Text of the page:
- No executive unopposed from a region should be seen to have been elected simply because there is no interest. The fact is that in several regions, local meetings are held and the candidate is proposed though a general consensus since the region doesnot want to be seen divided. I am aware that the Gujarat region is one such example.
I would encourage all members to vote by their own conscience and for the betterment of AAERI only. There is a need for a mix of new-blood for the future and there is a need for experience too for continuity and this has always happened. At each of the elections, there are new members joining often through the regions and then they later come into the central pool after having proven themselves in their regions. This is happening this year too.
May the best be elected to serve AAERI. I and several others have worked tirelessly to ensure that it stands out as an institution and would like that to continue.
This message is to all the AAERI members who may be subscribers to my thoughts through my blog.
Well said Ravi, All the best. Prasanna
Thanks Prasanna. My interest in contesting is not that I want to stay on as President. There is some good work happening and we are also in the process of nuturing a new set of executives who may take over in time. The executive has to be a mix of new and experience. Each of the elections has seen 2-3 new members being elected and often first from the regions and then with time, the performers from them move into the central pool and take up more responsibilities. The AAERI fair series is handled by a committee which is primarily of regional members and new members. Also it is a myth that AAERI Executives are only of national players. On the contrary they are almost entirely regional members.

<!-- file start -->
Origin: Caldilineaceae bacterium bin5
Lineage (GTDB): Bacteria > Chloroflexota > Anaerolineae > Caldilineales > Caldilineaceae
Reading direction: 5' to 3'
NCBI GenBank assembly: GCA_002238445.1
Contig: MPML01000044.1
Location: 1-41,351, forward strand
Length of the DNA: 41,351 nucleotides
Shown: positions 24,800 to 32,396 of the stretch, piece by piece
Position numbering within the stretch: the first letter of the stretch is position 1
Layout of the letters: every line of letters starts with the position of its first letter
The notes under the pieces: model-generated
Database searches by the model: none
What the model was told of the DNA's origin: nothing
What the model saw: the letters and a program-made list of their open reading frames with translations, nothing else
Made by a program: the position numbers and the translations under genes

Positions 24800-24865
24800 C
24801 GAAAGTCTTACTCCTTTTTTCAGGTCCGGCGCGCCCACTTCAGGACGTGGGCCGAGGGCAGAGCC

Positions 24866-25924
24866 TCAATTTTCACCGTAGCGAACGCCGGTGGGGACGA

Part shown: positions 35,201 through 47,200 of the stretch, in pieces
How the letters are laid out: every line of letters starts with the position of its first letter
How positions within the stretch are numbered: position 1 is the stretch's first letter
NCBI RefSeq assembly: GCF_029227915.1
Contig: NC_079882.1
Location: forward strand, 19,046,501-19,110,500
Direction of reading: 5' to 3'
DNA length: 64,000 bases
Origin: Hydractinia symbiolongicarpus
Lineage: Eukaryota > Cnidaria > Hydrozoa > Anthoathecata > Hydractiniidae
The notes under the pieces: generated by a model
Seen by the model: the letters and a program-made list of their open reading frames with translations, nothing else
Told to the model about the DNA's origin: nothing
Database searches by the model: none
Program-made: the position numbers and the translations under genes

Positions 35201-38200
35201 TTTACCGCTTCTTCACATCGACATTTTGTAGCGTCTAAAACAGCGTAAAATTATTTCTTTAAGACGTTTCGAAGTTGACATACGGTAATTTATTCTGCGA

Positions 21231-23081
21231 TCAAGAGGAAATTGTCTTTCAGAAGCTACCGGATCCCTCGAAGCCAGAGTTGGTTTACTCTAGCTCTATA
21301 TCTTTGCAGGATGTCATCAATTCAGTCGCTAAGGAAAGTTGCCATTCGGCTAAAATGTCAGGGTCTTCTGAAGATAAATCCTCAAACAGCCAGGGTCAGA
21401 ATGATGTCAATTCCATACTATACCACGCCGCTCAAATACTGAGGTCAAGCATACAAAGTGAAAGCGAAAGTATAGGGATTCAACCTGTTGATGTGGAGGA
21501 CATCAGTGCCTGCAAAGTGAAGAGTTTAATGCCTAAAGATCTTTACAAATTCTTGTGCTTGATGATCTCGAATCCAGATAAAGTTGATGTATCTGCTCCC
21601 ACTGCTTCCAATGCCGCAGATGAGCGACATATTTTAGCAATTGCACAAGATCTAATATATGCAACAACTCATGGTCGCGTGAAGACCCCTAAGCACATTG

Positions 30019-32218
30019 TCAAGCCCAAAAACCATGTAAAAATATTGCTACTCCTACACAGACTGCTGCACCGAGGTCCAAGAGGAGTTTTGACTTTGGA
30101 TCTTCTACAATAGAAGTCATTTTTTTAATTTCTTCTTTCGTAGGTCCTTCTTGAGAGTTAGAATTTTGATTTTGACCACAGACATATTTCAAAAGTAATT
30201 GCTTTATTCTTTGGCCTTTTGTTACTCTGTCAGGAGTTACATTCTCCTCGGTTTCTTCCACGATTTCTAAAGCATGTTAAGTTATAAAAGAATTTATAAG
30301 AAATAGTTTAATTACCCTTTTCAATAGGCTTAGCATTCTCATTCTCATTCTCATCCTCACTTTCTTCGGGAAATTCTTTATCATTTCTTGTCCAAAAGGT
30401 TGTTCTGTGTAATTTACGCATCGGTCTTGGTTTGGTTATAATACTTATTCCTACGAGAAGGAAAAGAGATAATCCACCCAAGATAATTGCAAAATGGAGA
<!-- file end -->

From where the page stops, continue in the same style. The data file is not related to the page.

AAERI is a unique organization one of its kind, again a democratic not for profit organisation, the aim for this is for helping students to explore higher education options and opportunities in Australia, to follow all ethical principles. Its all about self regulation. Rightly said Ravi, Institutes have their own criteria of selecting agents , however most institutes only grant agency agreements to AAERI members. It’s a great platform and other countries are trying to adopt such model.
Agreed Nishi. It is also a fact that AAERI has been gathering more teeth with time. The disciplinary function has been lauded and AAERI has been indicated in the Knight Report as the model other countries can adopt.
thanks Ravi for reminding the members about the role of AAERI. Such issues were raised by some members in the past also. But the vast majority of our members is a mature one and fully understand the limitations and roles of AAERI. i am sure our members cannot be mislead by such expectations. i would also like to add here for the informatiion of members that many of us who are in the executive for a long time have also lost some of the institutions because we have not been able to give them a minimum numbers.
Yes Gulshan. Thanks for reminding me. It is indeed true that several of the current executives have also lost institutions and being an executive doesnot get you institutions.
I’ve just gone through your blog which is very meaningful special;ly at this time.
Bubbly, the purpose was to simply clear the air. A few of the enthusiasts were circulating emails indicating what they may do if they were an executive and so there was a need to break the myths. AAERI has a specific task and it cannot go beyond what it can. Further we have to remember that it has done admirably in what it could do and it remains an association of “competitors”.